by Greg Ferrara / NGA president and CEO
As an industry, it is essential that we speak with a united voice to ensure that our interests are addressed and we are given a fair shake in the marketplace alongside our competitors.
It’s no secret that the market has been under more intense pressure in the past year and a half, as retailers and their supply chain partners have stepped up to the challenges of providing food and other essential goods to their communities while working on the front lines of the COVID-19 pandemic.
With the light at the end of the tunnel becoming clouded by the rising Delta variant, our industry is bracing for additional hurdles.
To be sure, a persistent inequity since March 2020 has become more apparent to independent community grocers and their wholesalers. Power buyers have ramped up anti-competitive tactics, exercising their dominance in the marketplace.
These dominant food retailers use their buying power to take greater control of the market, demanding special treatment from suppliers without economic justification. For decades, these discriminatory tactics have taken a toll on the marketplace and independent grocers have suffered.
It doesn’t just impact retailers and wholesalers – it impacts their customers, too. Independents were unable to secure many of the must-have products and faced supplier prices up to 53 percent higher than their larger competitors. That meant consumers were forced to either pay higher prices or travel farther to obtain the goods they need.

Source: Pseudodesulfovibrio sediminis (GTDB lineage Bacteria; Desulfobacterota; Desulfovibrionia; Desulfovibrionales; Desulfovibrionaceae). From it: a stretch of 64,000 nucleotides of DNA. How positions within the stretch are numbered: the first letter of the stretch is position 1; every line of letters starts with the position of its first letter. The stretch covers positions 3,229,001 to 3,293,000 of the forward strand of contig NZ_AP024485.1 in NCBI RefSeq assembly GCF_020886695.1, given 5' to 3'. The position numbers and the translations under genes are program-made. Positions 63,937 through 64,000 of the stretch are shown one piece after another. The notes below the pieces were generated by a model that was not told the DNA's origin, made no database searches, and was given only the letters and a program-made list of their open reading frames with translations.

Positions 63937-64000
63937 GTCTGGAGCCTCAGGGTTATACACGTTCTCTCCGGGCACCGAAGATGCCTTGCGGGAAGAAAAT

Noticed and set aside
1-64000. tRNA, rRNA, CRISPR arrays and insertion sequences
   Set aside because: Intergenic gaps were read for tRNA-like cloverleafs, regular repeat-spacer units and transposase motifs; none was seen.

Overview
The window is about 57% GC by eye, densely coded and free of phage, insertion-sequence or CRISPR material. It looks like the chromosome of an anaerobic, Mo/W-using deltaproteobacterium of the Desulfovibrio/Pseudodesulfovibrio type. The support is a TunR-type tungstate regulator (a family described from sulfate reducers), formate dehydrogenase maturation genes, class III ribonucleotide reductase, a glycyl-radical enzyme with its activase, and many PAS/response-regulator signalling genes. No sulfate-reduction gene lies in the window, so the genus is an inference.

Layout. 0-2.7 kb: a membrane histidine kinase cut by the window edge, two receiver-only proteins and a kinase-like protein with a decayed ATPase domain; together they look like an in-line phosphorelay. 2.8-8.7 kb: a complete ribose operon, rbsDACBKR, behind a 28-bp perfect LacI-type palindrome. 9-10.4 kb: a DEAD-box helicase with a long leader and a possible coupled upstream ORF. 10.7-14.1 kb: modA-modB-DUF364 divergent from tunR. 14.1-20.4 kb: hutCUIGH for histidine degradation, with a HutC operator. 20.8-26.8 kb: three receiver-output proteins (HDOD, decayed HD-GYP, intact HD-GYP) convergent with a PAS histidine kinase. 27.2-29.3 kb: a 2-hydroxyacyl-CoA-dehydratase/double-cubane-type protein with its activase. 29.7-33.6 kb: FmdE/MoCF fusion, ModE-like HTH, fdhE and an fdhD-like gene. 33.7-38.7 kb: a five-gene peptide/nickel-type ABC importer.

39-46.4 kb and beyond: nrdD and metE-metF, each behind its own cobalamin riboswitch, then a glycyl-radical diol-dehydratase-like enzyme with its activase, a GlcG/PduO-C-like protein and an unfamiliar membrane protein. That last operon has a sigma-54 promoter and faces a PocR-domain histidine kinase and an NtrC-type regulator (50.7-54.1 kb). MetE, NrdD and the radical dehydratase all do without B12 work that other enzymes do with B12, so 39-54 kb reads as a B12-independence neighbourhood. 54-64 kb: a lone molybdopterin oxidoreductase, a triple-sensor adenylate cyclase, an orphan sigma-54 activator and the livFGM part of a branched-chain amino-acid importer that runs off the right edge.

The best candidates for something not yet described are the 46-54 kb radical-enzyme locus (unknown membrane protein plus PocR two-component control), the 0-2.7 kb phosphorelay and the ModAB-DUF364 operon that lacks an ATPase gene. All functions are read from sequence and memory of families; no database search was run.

A food retail marketplace controlled by a handful of firms flies in the face of America’s free market principles. It discourages entrepreneurship, limits investment in underserved communities and harms consumers who rely on a vibrant and robust supply chain.
That’s why it’s time for Congress and the federal government to reassert the principles of antitrust law so that it can restore competition to an industry on which every single American relies.
Independent grocers have watched over the years as dominant chains ignore antitrust laws and abuse their buying power to demand suppliers provide lower prices and more favorable supply terms, special package offerings and product availability, leaving independent grocers to pay the price.
NGA published a white paper outlining why these tactics are unfair, how they’ve negatively impacted consumers and how Congress can resolve these issues.
Fortunately for independent community retailers and their consumers, antitrust reform and enforcement gained momentum when the Biden administration recently announced an Antitrust Executive Order that aims to promote competition in the American economy.
This order marked the first time in more than 20 years that the executive branch has acted to enforce the Robinson-Patman Act, a law that protects consumers and entrepreneurs from dominant grocery chains.
This summer, NGA SVP of Government Relations and Counsel Chris Jones testified before the Federal Trade Commission and attended a White House briefing, calling for enforcement of Robinson-Patman to address anticompetitive buyer power.
In addition, Associated Wholesale Grocers President and CEO David Smith testified before the Senate Judiciary Committee on antitrust reform and enforcement, noting that due to power buyers, “Everyday Americans who rely on community grocers have not been able to access the products they need to feed their families as the largest retailers demand priority access to high-demand products.”
NGA is seeking congressional hearings to shine a light on anticompetitive practices in the grocery sector; congressional oversight to hold antitrust enforcers accountable if they continue to fail to take steps to check retail buyer power and its harmful effects; and legislation, if necessary, to restore the original purposes of the antitrust laws.
From the four corners of the grocery store to the four corners of the country, this is just one area in which NGA aggressively advocates for independent community grocers.